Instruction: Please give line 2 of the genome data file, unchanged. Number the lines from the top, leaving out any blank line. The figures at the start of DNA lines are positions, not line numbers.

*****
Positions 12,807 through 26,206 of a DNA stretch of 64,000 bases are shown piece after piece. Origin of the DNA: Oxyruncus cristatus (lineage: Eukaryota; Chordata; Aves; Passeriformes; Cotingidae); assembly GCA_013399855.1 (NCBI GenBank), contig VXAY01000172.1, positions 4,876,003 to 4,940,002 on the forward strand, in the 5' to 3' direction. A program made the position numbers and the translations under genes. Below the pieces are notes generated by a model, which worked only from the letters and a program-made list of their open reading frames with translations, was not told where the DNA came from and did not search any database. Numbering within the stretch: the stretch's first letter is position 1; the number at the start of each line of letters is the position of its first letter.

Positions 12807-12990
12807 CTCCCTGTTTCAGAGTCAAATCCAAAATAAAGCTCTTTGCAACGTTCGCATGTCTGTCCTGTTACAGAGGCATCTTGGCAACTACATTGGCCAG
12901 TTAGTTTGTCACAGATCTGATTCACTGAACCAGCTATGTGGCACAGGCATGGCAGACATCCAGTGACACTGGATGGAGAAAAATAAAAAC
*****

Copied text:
Positions 12807-12990